By Syndication Washington Post, Bloomberg · Paula Seligson · BUSINESS, TRANSPORTATION, US-GLOBAL-MARKETS
That's up from an original $6.5 billion, which was comprised of $4 billion of bonds and $2.5 billion of loans. Both will be backed by Delta's frequent-flier program, a popular collateral pledge inspired by United Airlines Holdings Inc.
The debt will help boost Delta's liquidity as it burns about $750 million in cash a month, and passenger volumes are only 30% of what they were this time last year, according to a memo by Chief Executive Officer Ed Bastian on Tuesday. With the new financing, Delta doesn't intend to take an additional loan backed by the U.S. government under the CARES Act.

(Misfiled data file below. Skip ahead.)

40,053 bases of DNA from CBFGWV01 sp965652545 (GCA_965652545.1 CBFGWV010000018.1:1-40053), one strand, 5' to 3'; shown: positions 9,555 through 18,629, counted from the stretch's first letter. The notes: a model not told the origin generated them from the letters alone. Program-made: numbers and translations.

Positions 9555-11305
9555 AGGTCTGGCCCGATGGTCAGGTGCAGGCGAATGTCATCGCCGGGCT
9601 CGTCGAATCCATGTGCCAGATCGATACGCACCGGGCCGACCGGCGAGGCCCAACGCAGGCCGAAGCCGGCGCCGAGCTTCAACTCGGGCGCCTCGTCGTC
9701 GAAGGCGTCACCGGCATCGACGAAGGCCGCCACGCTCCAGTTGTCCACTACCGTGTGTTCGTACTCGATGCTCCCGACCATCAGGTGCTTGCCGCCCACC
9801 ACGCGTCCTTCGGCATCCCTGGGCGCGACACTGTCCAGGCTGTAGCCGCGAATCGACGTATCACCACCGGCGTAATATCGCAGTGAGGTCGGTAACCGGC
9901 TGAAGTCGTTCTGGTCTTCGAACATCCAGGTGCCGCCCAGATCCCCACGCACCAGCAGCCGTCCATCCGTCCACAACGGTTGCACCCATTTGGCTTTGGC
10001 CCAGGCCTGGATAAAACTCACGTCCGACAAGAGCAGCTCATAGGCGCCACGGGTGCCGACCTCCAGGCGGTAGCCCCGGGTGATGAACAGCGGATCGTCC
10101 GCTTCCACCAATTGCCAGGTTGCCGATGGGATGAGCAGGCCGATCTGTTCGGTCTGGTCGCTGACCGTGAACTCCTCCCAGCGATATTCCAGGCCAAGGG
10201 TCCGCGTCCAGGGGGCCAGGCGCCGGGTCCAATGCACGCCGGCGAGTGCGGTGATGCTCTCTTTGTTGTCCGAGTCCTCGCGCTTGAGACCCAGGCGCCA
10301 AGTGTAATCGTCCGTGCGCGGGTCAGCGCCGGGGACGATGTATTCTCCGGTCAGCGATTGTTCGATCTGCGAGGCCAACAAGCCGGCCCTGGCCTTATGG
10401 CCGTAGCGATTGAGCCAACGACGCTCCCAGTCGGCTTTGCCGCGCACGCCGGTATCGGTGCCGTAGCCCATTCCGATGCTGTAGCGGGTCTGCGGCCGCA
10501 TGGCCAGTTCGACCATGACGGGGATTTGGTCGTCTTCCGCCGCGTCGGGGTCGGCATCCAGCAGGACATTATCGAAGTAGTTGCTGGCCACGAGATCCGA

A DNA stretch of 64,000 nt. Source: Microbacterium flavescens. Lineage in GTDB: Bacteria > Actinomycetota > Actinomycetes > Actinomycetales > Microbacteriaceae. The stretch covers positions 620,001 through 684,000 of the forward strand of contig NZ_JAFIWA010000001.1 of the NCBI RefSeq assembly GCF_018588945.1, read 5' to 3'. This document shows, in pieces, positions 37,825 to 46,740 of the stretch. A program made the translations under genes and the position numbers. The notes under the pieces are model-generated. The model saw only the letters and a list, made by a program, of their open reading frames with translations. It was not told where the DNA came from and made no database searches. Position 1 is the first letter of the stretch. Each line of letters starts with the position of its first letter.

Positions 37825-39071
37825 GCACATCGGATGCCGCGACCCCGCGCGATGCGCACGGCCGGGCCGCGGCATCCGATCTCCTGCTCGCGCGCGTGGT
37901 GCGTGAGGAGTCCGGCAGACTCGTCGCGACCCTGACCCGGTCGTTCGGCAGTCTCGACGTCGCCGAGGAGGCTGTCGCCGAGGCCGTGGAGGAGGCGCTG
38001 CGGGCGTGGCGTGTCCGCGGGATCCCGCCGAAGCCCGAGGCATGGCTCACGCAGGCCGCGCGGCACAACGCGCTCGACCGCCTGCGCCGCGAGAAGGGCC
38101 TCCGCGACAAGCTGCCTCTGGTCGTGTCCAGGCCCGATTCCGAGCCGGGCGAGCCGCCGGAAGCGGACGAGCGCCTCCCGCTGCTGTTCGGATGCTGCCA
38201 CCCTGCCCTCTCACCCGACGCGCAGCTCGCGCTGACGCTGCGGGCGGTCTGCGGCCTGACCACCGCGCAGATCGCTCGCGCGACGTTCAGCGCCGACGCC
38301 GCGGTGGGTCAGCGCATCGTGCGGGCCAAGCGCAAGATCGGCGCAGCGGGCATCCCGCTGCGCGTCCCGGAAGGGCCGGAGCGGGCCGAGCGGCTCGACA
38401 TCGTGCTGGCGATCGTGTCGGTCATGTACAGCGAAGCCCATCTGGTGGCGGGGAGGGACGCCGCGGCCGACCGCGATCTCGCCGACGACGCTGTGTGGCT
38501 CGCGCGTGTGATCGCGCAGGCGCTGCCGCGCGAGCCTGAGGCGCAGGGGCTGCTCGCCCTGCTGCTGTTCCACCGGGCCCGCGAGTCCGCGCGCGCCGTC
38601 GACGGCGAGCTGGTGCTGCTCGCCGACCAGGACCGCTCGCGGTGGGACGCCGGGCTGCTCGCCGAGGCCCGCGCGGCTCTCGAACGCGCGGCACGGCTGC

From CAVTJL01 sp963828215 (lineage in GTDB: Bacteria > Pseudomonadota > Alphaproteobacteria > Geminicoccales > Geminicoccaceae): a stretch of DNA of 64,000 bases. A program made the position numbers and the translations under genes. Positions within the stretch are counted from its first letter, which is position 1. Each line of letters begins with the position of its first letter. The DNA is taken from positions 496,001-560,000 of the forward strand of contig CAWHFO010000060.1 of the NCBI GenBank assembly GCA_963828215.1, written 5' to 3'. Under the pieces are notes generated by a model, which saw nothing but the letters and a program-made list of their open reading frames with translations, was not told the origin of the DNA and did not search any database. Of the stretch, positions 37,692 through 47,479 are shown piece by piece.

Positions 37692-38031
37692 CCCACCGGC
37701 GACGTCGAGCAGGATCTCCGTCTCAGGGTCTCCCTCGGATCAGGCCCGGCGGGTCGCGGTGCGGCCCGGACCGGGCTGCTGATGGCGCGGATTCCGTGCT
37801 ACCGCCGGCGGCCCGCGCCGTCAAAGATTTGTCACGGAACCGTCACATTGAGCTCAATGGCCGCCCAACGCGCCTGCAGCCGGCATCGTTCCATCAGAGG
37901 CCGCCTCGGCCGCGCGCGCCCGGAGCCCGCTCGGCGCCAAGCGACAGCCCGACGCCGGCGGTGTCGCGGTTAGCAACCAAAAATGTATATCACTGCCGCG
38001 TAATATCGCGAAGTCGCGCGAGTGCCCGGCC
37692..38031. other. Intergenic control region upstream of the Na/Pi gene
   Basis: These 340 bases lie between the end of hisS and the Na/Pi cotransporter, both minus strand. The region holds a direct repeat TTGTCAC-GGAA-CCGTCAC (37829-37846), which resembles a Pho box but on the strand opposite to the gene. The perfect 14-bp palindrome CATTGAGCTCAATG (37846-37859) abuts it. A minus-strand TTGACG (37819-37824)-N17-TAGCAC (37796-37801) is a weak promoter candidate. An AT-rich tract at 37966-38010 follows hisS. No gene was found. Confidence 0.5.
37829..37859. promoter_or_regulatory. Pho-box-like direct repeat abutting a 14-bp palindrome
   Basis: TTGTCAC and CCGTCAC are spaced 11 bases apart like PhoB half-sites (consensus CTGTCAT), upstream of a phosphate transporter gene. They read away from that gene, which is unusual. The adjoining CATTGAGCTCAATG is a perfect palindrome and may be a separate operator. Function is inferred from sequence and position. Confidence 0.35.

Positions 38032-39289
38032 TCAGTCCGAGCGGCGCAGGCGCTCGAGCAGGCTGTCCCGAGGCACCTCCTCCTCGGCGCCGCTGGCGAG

Delta is looking to borrow bonds maturing in five years that may yield around 4.75%, and another portion due in eight years that is being marketed near 5%, according to a person with knowledge of the matter. They carry investment-grade ratings and are expected to price Wednesday, the person said, who asked not to be identified as the details are private.
Goldman Sachs is lead manager on the bond sale, while Barclays Plc s leading the loan component. Those commitments are due Wednesday.